Mind you, this was not a church college; this was a state university. Everywhere she turned, God was saying to her, “Here I am.” It started out as a gentle nudge, and happened more and more forcefully until,  eventually, she felt like God was giving her a smack upside the head.

She decided to give church another try and started with the flavor of Christianity she had known when the three musketeers went to confirmation classes together back in junior high -- a Lutheran church. But she also went to other churches, as well. Most Sunday mornings she worshipped twice. Once at the Lutheran church and once at some other church.

Whenever she went to the library to study, she managed to wander into the stacks of religious books and spent hours searching for answers to the questions she had been carrying around for years. By the time she graduated, she was being drawn to seminary. Completely clueless about what the church taught, she had no awareness that back then, in the ‘70s, it was a new thing for women to go to seminary.

I’m sure you’ve figured out by now that the she I’m speaking of is me.

Each of us has a faith story. Yours may be more traditional than mine. You may have grown up in a churched family and have always been a churched person. Or you may still be in a place where you’re not so sure about this guy called Jesus. But the fact is, no one would be a follower of Jesus today if those who came before us had failed to respond to the Great Commission, Jesus’ command to “go and make disciples of all nations.”

When I consider my own story of faith and how I came to adopt the Jesus Way of being in the world as my own, I know that God sent all kinds of people into my life who were evangelists to me: neighbors who took me to Sunday school, friends who brought me to confirmation classes, the people I saw reading the Bible in the Student Union, a college roommate who faithfully said her prayers every night. Not one of them ever sat me down and tried to convince me to become a Christian. But, all together, they were God making God’s self known to me. Most of them have absolutely no idea they did that and many of them don’t even know I exist. That’s the way God happens. God comes to us through other people. Not one person, but all of them together.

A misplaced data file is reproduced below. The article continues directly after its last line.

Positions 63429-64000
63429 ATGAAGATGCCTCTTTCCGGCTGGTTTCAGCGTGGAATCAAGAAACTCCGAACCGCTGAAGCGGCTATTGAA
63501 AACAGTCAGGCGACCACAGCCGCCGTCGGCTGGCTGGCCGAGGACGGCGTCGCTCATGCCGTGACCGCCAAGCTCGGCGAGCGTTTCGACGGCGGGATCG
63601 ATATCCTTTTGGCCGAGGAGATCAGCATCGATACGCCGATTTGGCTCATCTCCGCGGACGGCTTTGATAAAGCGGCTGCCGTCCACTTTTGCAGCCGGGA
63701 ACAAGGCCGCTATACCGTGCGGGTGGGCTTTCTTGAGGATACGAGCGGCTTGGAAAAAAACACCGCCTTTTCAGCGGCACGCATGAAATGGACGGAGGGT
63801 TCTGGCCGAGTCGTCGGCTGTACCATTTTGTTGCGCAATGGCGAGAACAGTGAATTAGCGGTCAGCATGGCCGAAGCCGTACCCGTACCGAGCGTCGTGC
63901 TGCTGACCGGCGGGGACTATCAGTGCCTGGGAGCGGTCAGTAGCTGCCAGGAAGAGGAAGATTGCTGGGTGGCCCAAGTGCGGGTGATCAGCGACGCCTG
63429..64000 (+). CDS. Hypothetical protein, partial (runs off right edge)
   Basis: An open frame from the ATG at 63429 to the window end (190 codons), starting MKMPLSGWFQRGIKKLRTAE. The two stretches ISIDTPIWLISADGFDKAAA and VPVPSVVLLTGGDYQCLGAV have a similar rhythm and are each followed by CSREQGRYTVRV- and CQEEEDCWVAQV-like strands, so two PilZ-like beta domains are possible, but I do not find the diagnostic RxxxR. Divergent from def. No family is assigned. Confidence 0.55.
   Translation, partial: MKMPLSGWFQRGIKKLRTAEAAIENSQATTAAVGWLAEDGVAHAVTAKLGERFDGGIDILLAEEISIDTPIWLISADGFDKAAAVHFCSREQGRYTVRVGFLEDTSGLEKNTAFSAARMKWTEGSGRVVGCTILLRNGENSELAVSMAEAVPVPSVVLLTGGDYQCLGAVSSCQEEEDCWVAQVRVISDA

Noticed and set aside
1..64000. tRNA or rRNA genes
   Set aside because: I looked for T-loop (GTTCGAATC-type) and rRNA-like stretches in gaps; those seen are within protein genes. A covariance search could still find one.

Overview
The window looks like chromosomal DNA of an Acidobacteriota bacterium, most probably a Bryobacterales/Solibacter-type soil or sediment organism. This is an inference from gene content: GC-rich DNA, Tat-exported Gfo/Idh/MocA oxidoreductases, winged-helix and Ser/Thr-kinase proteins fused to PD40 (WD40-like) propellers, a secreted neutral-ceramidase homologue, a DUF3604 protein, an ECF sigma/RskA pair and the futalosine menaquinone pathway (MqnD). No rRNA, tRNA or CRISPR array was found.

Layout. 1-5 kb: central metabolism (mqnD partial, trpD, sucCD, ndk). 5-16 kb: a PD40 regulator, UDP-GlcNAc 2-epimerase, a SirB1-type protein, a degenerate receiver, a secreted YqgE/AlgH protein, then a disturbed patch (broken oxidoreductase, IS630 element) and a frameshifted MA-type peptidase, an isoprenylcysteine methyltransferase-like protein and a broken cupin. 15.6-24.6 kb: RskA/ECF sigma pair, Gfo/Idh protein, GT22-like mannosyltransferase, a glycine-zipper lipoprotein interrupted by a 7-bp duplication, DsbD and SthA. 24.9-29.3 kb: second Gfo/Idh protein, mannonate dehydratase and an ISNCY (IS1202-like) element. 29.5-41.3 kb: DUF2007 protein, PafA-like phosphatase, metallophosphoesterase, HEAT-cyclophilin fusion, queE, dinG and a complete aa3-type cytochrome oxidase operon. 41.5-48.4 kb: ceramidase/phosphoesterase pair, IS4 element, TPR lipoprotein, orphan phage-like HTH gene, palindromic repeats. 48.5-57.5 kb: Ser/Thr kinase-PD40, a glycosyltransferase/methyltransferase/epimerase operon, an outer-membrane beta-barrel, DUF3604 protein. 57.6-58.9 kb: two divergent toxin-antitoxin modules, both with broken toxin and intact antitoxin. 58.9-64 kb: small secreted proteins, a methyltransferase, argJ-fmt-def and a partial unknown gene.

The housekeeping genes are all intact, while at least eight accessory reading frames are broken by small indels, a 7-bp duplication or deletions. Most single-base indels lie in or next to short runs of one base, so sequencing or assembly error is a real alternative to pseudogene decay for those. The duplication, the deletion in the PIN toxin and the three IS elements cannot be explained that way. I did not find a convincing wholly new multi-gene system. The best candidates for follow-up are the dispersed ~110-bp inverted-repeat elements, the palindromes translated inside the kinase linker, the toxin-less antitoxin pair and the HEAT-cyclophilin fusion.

When you hear Jesus commanding us to go and make disciples, don’t think it has nothing to do with you. Even though you may never use the word evangelist to describe yourself, if you are a follower of Jesus, it has everything to do with you. You’re a part of the communion of saints that opens the way for other people to follow Jesus long after you’ve moved on from this earth. As preposterous as it may be, the world will come to know God through people like you and me.

“Go and make disciples of all nations, baptizing them in the name of the Father and of the Son and of the Holy Spirit, and teaching them to obey everything that I have commanded you. And remember, I am with you always, to the end of the age.”

1 comment:

Bill Bolen said...

Awesome lesson. Could be the "Environment" rollo at VdC. Thanks for sharing. It causes me to remember those that have influenced me over the years. And also, how I might influence someone today.